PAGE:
Previously, I would work through major features and then go back and touch up the details. The only problem with this is that it is the worst practice ever. You forget things; your code gets messy; then you can’t maintain it properly; and it becomes a giant headache.

My recommendation is to either develop a feature or not. Make sure that you’ve added all planned features and that they don’t just kinda work or have bugs that are “not big problems because they can easily be fixed later.”

If your code is extremely modular, you could, of course, separate the presentation from the functionality, but that’s a story for another article.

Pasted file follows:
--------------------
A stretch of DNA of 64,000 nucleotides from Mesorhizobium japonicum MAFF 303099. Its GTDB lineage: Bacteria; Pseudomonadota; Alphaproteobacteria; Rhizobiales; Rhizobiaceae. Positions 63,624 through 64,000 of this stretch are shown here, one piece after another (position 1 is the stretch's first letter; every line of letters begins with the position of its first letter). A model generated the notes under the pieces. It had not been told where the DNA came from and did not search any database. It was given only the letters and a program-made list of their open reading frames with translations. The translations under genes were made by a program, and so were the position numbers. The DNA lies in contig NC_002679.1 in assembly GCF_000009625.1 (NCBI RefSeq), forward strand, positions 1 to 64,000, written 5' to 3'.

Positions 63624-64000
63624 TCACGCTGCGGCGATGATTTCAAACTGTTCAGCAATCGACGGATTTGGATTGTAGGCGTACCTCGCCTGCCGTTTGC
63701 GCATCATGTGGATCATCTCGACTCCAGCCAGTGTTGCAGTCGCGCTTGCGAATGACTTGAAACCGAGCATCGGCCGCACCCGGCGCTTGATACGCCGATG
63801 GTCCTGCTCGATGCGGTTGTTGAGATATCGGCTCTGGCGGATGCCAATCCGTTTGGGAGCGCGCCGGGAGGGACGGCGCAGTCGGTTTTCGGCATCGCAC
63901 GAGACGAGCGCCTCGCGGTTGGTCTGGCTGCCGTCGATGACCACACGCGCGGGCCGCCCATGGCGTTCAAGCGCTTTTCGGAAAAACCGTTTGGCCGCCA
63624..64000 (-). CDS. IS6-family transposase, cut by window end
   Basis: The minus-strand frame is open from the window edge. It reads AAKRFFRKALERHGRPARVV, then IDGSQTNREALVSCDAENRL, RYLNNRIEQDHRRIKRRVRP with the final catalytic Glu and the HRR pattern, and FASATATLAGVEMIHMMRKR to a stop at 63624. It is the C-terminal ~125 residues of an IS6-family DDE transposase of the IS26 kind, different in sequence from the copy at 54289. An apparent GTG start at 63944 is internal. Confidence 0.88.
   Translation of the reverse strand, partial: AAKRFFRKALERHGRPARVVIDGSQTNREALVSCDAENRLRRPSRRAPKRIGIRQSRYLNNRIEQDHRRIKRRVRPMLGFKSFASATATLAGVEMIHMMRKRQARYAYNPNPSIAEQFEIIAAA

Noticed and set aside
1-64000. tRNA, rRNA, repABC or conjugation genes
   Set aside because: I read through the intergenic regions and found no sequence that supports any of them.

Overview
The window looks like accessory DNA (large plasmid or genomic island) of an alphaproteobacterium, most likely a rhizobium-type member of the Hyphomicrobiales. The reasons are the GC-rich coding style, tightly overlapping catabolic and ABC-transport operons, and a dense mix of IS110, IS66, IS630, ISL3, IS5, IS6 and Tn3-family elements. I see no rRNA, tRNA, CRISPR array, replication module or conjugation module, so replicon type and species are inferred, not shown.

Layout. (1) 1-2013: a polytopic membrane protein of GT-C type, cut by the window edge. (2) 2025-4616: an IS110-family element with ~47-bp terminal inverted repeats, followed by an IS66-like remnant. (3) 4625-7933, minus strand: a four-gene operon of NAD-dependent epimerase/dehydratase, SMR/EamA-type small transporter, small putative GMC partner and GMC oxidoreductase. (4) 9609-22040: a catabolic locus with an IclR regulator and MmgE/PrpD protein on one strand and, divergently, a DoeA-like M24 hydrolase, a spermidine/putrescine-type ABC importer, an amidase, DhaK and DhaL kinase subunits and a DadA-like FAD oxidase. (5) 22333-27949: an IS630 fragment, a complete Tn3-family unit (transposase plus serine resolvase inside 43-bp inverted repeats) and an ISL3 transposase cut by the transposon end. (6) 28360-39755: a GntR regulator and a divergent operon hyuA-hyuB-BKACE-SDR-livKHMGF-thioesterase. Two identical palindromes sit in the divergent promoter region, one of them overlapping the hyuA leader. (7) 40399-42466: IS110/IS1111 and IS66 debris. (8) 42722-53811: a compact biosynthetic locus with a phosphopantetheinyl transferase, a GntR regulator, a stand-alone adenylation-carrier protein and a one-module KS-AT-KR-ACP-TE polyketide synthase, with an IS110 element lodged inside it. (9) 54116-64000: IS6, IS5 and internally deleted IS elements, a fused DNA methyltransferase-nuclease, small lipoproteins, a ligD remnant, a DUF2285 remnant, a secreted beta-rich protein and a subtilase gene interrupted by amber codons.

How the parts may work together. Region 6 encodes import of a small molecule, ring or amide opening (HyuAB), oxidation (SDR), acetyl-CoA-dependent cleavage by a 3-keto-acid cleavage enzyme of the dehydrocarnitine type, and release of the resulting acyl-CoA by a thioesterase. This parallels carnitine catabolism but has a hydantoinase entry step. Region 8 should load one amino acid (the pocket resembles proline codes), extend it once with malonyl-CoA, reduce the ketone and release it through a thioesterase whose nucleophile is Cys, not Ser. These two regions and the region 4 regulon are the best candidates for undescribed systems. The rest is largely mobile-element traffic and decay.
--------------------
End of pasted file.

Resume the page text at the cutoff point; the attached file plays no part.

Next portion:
Modularity Is King

The best way to develop is to follow the lessons of object-oriented languages or object-oriented PHP. You can’t (or might not want to) code everything with classes, but the general philosophy is very helpful.

Widgets in WordPress are a great example. Using a pretty simple pattern, you can create the back-end form for a widget and make sure that it saves its data properly and that you can add the front-end code. Then, the widget will work anywhere, anytime.

You can apply the same principles to most coding tasks. Write code that is as independent as possible. Your code will remain clean and will do wonders for maintainability.

The Right Tools

The biggest speed boosts during development come from choosing the right development tools. Below is a list of apps and other tools that speed things up a lot for me.